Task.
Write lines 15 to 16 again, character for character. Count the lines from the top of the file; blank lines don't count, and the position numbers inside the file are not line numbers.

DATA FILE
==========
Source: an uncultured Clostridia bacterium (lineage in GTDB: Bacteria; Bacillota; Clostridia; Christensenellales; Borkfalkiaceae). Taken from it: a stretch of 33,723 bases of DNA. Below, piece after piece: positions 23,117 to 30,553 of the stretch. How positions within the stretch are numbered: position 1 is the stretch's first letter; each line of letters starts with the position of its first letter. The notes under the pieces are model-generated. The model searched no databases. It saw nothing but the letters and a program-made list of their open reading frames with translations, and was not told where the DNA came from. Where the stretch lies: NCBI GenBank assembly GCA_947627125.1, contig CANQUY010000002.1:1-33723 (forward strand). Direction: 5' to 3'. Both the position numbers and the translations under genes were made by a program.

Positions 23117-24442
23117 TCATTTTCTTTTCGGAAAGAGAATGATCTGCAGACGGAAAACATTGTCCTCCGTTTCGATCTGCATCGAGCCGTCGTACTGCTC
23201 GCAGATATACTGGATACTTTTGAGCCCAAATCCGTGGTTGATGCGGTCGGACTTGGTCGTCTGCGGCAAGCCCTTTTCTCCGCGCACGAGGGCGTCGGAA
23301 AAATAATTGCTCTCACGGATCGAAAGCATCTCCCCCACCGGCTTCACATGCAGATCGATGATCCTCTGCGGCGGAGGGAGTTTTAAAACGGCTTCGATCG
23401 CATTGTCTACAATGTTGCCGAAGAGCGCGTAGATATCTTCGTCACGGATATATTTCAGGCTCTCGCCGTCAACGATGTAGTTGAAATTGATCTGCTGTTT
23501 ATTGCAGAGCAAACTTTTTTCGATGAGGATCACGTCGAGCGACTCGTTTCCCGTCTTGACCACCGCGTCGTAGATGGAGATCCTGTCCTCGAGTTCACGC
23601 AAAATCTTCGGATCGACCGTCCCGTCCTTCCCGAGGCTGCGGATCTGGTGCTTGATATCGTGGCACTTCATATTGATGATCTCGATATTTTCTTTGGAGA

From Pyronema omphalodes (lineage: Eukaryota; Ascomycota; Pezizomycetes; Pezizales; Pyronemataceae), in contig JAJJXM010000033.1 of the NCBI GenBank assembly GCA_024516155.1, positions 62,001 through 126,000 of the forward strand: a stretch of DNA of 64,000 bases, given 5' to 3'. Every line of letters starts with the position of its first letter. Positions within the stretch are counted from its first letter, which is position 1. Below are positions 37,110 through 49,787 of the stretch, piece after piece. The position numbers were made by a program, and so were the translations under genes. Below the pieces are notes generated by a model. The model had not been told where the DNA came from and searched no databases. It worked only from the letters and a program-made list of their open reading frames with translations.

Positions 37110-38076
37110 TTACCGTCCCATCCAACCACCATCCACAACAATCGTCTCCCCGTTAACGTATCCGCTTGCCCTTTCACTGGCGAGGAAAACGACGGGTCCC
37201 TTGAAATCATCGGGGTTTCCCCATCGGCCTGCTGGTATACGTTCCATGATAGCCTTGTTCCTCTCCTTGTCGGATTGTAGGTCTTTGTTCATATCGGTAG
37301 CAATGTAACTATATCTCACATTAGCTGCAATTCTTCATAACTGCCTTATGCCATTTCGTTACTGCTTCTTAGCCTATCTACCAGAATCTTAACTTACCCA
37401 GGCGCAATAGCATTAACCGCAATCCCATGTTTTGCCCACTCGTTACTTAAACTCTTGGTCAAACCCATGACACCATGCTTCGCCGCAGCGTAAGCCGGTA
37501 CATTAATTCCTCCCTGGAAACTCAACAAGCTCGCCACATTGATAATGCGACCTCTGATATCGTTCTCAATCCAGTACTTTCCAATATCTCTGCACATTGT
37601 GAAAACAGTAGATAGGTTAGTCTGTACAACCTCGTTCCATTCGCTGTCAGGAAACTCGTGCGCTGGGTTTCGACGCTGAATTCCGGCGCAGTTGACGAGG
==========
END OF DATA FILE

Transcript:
37501 CATTAATTCCTCCCTGGAAACTCAACAAGCTCGCCACATTGATAATGCGACCTCTGATATCGTTCTCAATCCAGTACTTTCCAATATCTCTGCACATTGT
37601 GAAAACAGTAGATAGGTTAGTCTGTACAACCTCGTTCCATTCGCTGTCAGGAAACTCGTGCGCTGGGTTTCGACGCTGAATTCCGGCGCAGTTGACGAGG